Voter registration will be offered at public assistance offices following settlement of lawsuit brought by coalition of voting rights groups
ALBUQUERQUE, NM — A federal judge today approved a consent order requiring New Mexico state officials to implement procedures to ensure that thousands of New Mexico citizens have the opportunity to register to vote at state public assistance offices, as provided by the National Voter Registration Act of 1993 (NVRA). The consent order resolves a lawsuit brought against state officials by voting rights groups, including the Lawyers' Committee for Civil Rights Under Law, Project Vote, and Dmos; and by the Albuquerque law firm of Freedman Boyd Hollander Goldberg Ives & Duncan, and the law firm of DLA Piper.
The consent order details the specific procedures that New Mexico must follow to offer voter registration to public assistance clients who are applying for benefits, periodically recertifying their benefits eligibility, or submitting a change of address for receipt of benefits. Congress required in the NVRA that these registration opportunities be provided to ensure that all citizens have a fair and equal ability to exercise the fundamental right to vote. The consent order also mandates that New Mexico conduct voter registration training for public assistance employees and that state officials regularly monitor implementation of the order.
"We are pleased that New Mexico has worked with us to come to an agreement that will assure full implementation of the NVRA at public assistance offices," said Robert Kengle, co-director of the Lawyers' Committee's Voting Rights Project. "Because of this settlement, thousands of New Mexico's citizens who have been traditionally disenfranchised now will have the opportunity to register to vote which Congress envisioned when it passed the NVRA in 1993."
The consent order comes on the heels of a December 21, 2010 ruling in which U.S. District Judge Judith Herrera found that New Mexico was violating the NVRA by providing voter registration forms only to those public assistance clients who specifically request to register to vote. The Judge ruled that the NVRA requires that registration forms be provided to clients as a matter of course, unless a client chooses to "opt out" by declining to register in writing. Although the consent order allows the State to appeal this ruling, the order provides that an appellate ruling could only affect a narrow aspect of the procedures put in place by the order, and would not result in the order itself being reopened for further review.
"This agreement was a long time coming, and represents an important victory for the voting rights of low-income residents of New Mexico," said Nicole Zeitler, director of Public Agency Voter Registration at Project Vote. "Public assistance agencies are a vital component of the voter registration system, and reach citizens who are less likely to register through other means."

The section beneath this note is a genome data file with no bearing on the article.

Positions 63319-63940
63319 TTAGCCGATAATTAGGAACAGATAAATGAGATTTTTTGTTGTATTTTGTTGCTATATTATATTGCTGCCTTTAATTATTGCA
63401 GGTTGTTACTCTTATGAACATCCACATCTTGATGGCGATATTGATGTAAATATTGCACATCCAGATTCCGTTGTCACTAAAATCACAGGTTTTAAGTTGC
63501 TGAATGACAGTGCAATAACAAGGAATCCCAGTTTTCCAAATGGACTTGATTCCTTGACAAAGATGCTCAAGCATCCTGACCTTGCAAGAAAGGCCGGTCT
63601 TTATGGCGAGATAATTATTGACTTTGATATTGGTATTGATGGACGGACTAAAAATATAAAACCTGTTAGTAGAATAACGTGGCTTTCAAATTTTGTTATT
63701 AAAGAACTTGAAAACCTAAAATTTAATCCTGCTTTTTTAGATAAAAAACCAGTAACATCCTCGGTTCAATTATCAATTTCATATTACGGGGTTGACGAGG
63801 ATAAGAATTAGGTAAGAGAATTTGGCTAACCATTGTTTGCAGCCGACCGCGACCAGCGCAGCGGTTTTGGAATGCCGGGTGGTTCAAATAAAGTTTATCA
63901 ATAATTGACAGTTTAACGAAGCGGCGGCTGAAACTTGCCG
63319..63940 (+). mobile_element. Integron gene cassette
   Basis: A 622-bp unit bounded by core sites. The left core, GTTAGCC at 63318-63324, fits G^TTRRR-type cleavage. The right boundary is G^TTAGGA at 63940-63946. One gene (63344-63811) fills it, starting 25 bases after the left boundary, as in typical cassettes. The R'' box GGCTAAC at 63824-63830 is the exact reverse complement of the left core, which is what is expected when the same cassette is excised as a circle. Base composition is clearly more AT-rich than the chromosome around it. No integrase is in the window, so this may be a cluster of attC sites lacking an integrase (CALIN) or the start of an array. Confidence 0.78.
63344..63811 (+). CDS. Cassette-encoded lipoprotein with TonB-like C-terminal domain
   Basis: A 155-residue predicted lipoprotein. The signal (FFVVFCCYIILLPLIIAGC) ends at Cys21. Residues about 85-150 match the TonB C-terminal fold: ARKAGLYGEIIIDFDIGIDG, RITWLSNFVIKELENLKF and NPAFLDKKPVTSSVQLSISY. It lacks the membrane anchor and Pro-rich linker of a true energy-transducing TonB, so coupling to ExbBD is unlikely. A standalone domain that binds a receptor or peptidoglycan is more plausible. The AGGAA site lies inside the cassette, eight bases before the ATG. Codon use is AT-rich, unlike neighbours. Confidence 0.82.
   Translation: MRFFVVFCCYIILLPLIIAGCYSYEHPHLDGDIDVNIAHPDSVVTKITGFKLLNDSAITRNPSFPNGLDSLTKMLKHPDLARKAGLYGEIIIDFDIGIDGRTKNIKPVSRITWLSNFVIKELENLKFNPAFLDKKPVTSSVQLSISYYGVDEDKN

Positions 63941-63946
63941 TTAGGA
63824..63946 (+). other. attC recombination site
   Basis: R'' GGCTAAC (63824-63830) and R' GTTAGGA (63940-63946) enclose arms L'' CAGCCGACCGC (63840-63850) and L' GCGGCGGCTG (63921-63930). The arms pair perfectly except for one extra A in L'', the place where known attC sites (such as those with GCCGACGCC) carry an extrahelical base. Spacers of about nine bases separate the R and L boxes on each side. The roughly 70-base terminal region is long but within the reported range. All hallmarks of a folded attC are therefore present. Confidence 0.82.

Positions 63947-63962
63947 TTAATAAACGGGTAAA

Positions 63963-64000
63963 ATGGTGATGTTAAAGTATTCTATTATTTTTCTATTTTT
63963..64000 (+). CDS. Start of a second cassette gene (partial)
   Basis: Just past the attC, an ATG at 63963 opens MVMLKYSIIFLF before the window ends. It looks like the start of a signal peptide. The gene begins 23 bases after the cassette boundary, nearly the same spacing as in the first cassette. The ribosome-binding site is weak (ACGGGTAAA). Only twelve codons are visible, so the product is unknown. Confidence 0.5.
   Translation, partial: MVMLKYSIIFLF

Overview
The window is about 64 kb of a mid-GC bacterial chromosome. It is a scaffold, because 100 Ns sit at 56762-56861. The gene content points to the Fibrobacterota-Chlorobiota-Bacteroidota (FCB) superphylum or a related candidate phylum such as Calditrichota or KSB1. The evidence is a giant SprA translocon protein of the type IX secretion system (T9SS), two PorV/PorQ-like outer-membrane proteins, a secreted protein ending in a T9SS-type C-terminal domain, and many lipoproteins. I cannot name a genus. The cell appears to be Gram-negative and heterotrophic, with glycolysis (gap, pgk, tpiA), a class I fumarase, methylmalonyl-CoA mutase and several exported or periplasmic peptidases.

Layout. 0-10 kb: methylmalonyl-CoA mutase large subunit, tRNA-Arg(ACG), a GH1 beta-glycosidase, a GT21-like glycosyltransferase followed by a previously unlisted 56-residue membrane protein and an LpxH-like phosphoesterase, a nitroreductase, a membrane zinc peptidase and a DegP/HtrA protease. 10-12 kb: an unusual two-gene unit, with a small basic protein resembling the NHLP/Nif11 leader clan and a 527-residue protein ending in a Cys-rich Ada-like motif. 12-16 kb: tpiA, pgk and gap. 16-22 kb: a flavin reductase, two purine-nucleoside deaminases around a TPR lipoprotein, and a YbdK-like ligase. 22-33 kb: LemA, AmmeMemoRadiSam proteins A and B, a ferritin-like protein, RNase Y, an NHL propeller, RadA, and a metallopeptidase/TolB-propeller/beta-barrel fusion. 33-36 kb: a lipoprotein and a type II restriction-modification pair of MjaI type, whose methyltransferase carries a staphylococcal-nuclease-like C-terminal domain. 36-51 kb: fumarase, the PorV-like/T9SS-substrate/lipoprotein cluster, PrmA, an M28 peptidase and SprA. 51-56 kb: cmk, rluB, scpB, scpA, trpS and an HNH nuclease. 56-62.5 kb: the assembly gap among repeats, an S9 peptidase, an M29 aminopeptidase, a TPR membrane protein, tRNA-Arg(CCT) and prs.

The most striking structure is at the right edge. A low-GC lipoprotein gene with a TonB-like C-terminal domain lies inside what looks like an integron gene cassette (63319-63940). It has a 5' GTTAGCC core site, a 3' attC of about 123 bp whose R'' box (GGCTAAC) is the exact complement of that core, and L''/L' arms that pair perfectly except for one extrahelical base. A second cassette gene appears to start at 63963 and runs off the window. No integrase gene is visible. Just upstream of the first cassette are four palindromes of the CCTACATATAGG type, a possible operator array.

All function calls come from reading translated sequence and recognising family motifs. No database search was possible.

Prior to the filing of this lawsuit in July 2009, voter registration at public assistance offices in New Mexico had sharply declined from the level achieved shortly after the enactment of the NVRA, despite an increasing number of public assistance clients in the State. In the 2007–2008 reporting period, the number of public assistance clients applying for voter registration had gone down by about 90 percent from the 1995–1996 period and, on average, each public assistance office was registering fewer than ten clients a month. An investigation conducted by Plaintiff's attorneys prior to filing suit revealed that none of the public assistance offices surveyed was regularly offering voter registration to its clients.
"For many years following the NVRA's enactment, New Mexico's Human Services Department failed to provide its clients with the voter registration services to which they are entitled," said Allegra Chapman, counsel at Demos. "We are pleased to see the state agency agree to do the right thing now, and hope to see other states follow suit."
Cynthia Ricketts, Esq., of the Phoenix office of DLA Piper LLP (US) emphasized that "the consent order comes in time for New Mexico's public assistance clients to register to vote in advance of the 2012 election year."
"The consent order is an important step toward increasing the number of registered voters in New Mexico, especially the poor people in this State who historically have been left out of the electoral process," added David Urias of the Albuquerque firm, Freedman Boyd Hollander Goldberg Ives & Duncan. "It is unacceptable that there currently are over half a million unregistered eligible voters in New Mexico."
The lawsuit originally included a claim that New Mexico also was violating the "motor voter" portion of the NVRA. The NVRA requires that state motor vehicle offices provide clients the opportunity to register to vote simultaneous with applying for, or renewing, a driver's license or state identification card. This portion of the litigation was resolved in July 2010 in a settlement that includes similar provisions to those mandated by today's consent order.